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John Partipilo/The Tennessean/AP

'God's chickens'

Crime | Harking back to William Wilberforce, some evangelical leaders are joining efforts to crack down on cockfighting

Issue: "The GOP and Hispanics," May 19, 2012

COCKE COUNTY, Tenn.-Tom Farrow, a former FBI agent, is driving through the hollows, hillocks, and cow ponds of Cocke County, on the Appalachian side of Tennessee. Cell phone service blinks in and out between the hills. It's a beautiful place, an interplay of mountains and farmland, but several years ago it teemed with corruption. Back in 2005, Farrow led an undercover team that busted a large cockfighting operation in the aptly named county.

Several cockfighting pits in Cocke County hosted hundreds of gambling spectators. The owners of what Farrow calls the "white collar pit" told the FBI they paid off law enforcement-after all, Farrow explains, a pit that big can't exist for 60 years without law enforcement knowing about it. A few miles away, at what Farrow calls "the blue collar pit," the owners stacked bleachers to the ceiling of a large metal shed for the fights. Farrow remembers, "The [body odor] would be so thick you could cut it with a knife."

We pass a small cemetery outside a church where Farrow would meet informants at night-because "there's not, like, a 7/11," he explained. Farrow said the FBI found that local law enforcement was involved in prostitution, illegal liquor stores, stolen cars, and drugs. The FBI and the Tennessee Bureau of Investigation eventually charged more than 200 people connected to the corruption case, including some members of the law enforcement.

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"The animal fighting side of it-it starts at such a low level," said Farrow, adding that people think to themselves, "It's illegal, but it's not really illegal." That thinking, he said, "is like rust-a slow, insidious eating away of ethics and law enforcement."

The eating away of ethics is what has drawn some Southern Christians into joining efforts to crack down on cockfighting. They evoke British statesman and devout Christian William Wilberforce, who is known for his work abolishing the slave trade but who also supported laws against bullbaiting, another animal fighting sport. Wilberforce was one of the founders of the Royal Society for the Prevention of Cruelty to Animals, and he saw animal cruelty as an example of a violent society that would be cruel to humans.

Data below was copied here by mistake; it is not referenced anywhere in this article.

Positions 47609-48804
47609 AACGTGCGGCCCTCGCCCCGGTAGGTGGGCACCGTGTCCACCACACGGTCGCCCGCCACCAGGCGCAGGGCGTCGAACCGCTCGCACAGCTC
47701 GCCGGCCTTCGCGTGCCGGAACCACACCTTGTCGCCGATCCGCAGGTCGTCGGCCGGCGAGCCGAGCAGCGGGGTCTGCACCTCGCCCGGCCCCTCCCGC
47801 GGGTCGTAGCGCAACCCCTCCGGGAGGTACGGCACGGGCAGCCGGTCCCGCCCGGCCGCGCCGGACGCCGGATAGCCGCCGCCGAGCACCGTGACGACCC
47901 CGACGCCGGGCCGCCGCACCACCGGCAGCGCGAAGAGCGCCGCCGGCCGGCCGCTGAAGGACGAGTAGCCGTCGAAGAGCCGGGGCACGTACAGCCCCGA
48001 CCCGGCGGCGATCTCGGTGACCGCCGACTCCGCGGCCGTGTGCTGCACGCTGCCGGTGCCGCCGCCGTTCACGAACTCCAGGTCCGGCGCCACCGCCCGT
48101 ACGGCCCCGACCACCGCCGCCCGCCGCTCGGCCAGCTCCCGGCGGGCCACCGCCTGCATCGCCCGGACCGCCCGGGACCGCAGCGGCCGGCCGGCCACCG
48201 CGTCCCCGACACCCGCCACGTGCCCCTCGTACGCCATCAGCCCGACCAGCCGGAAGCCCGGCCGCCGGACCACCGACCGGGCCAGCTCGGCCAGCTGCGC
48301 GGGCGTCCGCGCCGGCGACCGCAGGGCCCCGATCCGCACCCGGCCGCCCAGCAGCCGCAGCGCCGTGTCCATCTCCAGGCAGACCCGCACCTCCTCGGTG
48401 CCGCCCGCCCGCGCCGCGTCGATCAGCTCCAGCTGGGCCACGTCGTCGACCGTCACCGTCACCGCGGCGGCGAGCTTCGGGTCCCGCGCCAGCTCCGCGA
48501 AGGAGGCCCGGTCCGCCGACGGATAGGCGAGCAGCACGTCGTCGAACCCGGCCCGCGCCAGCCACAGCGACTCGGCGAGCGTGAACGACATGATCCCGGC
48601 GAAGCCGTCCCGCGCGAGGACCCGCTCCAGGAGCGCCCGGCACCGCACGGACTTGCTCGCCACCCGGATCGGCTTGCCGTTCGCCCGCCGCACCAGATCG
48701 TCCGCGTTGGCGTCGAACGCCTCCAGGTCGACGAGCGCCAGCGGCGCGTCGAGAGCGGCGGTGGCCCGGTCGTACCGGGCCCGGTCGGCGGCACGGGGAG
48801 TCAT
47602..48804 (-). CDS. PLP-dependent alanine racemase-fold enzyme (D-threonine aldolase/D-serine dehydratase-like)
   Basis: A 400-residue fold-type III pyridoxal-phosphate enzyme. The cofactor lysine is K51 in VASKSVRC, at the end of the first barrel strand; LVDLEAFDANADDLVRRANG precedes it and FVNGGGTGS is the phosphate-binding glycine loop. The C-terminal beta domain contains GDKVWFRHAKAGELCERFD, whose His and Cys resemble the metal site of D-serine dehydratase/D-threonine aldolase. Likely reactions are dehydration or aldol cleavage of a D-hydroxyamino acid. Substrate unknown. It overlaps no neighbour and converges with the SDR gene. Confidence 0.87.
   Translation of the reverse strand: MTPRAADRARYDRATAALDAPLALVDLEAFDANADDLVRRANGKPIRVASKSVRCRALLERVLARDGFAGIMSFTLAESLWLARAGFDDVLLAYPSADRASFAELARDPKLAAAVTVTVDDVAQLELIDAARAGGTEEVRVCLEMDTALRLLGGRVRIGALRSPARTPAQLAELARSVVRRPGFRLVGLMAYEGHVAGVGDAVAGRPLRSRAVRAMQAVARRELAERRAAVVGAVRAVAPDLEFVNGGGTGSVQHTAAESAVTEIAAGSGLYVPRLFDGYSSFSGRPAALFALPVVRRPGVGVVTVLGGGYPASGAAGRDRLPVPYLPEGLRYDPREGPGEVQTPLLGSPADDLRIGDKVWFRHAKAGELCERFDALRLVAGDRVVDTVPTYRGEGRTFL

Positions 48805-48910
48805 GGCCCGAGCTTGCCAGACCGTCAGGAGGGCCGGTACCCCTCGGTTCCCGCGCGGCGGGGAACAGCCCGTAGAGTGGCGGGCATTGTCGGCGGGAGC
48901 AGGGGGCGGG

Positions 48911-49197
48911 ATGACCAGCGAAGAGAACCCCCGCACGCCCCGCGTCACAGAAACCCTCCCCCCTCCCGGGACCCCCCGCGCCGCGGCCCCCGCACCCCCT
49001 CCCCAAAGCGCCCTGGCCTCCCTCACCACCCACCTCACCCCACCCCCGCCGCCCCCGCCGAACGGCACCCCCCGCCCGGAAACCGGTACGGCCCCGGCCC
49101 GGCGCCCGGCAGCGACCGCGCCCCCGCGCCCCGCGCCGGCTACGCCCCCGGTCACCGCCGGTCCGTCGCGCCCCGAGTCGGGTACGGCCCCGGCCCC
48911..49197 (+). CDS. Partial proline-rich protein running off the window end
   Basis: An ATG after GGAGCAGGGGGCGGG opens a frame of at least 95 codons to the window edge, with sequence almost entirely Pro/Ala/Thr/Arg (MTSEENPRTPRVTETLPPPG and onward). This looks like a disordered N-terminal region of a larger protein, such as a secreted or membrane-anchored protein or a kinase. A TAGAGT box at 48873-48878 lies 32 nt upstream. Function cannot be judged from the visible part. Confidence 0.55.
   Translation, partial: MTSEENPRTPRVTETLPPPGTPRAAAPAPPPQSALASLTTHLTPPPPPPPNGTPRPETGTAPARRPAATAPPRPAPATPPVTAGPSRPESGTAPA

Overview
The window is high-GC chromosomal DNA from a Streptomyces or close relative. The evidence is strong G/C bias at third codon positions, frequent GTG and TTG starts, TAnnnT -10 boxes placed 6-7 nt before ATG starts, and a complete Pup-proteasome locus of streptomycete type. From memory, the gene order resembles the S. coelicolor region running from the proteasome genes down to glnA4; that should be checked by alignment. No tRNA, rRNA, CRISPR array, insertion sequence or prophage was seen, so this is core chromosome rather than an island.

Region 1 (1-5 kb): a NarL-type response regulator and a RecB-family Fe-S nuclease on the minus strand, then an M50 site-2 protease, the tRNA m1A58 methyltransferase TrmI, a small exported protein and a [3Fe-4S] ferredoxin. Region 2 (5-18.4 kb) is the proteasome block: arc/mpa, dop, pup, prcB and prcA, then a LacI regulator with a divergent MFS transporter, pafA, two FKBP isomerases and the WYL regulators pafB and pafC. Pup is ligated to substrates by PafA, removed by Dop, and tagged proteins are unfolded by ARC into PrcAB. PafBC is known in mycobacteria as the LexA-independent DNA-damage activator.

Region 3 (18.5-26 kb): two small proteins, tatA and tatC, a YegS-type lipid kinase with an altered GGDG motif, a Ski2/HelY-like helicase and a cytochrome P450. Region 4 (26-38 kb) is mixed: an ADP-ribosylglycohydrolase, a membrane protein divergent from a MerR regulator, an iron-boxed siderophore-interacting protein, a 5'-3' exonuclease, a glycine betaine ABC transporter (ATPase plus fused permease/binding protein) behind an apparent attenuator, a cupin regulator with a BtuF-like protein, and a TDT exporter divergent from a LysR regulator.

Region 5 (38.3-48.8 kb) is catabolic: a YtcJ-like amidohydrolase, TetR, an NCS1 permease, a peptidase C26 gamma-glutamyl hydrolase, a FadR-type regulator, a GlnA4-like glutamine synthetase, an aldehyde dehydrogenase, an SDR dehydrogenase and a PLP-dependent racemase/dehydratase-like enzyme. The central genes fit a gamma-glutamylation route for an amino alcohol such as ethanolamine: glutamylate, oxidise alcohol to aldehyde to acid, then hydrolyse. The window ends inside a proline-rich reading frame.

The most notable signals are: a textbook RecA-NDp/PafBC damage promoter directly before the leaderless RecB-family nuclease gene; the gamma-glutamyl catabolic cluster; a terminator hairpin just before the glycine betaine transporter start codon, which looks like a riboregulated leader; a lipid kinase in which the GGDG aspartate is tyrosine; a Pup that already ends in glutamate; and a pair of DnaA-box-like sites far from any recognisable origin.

Today, top members of the Southern Baptist Convention as well as family values groups like South Carolina's Palmetto Family have put together ad campaigns explaining the nastiness of cockfighting and outlining a biblical perspective on caring for animals. Cockfighting is a "pornography of violence," and "needless pain for frivolous reasons" said Richard Land, the head of the Southern Baptists' Ethics and Religious Liberty Commission, in a recent ad. He said he would dare anyone who defends cockfighting as a cultural tradition to say he would take Jesus to a cockfight. Land calls the cocks "God's chickens."

Cockfighting isn't two roosters wrestling in a farmyard, but two roosters fighting to the death. American cockfighters cut off the nub on the back of the rooster's leg and attach a sharp curved blade, called a gaff. The cockfighters sometimes drug the birds to make them more aggressive. The lingo of cockfights reveals its grotesque side: "blinkers" are roosters whose eyes have been punctured. "Rattlers" are roosters with punctured lungs, which fill with blood and make their breath rattle.

John Goodwin, the Humane Society's point man on animal fighting, went along with law enforcement to raid a cockfighting operation in Virginia. He remembered going up to one pit and finding one rooster dead, and the winner with a punctured chest. "I could see his internal organs move every time he took a breath," Goodwin said.

At another pit in central Tennessee Goodwin recalled finding a rooster with its intestines hanging out, tangled around its opponent's foot. Farrow said on his undercover operations at cockfights, he's seen his fellow "tough guy" FBI agents become physically sick watching. Aside from the animal cruelty concerns, Christian groups are worried about the high-stakes gambling that goes on and the regular presence of children at cockfights.

The sport is illegal in all 50 states and under federal law, but federal law enforcement can only bust cockfighters that cross state lines. In Southern states especially, cockfighting remains a strong tradition with few legal penalties. (Dog fighting, by contrast, is a felony in all 50 states.) In Tennessee, for example, cockfighting is a misdemeanor punishable by a $50 fine. Efforts to up the fines or make this type of animal fighting a felony (as it is in 39 states) have failed over the last few years. "I don't go to rooster fights and I don't have fighting roosters but I have friends that do. They pay their taxes. They're not bothering anybody," explained Tennessee state Rep. Frank Niceley to the Chattanooga Times Free Press last year, after his subcommittee voted down the heavier penalties.

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